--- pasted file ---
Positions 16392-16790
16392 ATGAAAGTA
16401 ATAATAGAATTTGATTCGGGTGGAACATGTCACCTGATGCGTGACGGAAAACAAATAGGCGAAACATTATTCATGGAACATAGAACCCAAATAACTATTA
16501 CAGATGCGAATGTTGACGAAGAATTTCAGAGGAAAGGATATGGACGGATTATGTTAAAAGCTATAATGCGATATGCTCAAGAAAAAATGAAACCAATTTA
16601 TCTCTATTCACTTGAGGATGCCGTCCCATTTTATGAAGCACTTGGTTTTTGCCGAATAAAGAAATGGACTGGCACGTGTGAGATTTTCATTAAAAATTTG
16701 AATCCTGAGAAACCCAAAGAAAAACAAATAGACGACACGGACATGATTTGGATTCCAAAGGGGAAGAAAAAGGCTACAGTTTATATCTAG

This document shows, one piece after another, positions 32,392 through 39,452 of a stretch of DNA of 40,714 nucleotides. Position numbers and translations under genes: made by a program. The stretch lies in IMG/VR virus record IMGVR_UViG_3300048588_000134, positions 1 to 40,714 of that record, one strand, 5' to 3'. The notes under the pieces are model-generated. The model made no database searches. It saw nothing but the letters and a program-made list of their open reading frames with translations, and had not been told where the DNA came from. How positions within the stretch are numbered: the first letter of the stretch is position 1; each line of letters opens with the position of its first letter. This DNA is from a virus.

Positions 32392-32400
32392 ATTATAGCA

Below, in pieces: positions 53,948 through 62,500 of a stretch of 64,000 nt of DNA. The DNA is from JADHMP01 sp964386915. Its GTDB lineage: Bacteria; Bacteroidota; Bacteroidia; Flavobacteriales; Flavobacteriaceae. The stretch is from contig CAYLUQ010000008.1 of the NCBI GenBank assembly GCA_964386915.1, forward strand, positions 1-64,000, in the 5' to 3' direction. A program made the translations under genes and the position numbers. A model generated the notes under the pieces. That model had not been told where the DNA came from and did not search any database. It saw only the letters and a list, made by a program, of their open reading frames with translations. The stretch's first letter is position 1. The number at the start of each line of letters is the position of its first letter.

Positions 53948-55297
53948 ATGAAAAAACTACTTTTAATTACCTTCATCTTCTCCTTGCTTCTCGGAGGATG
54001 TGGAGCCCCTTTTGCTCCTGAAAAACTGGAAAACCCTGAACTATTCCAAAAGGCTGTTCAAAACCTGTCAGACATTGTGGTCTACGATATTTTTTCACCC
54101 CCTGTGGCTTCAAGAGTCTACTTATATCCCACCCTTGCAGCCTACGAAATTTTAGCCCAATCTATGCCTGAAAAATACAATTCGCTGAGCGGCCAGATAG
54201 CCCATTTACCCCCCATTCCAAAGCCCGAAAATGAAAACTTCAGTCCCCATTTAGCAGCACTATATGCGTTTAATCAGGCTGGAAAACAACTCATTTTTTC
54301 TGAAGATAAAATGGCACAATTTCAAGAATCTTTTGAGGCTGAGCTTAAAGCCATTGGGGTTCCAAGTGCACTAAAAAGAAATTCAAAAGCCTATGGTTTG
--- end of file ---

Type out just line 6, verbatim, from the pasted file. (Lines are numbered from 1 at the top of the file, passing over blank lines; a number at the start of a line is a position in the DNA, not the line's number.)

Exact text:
16701 AATCCTGAGAAACCCAAAGAAAAACAAATAGACGACACGGACATGATTTGGATTCCAAAGGGGAAGAAAAAGGCTACAGTTTATATCTAG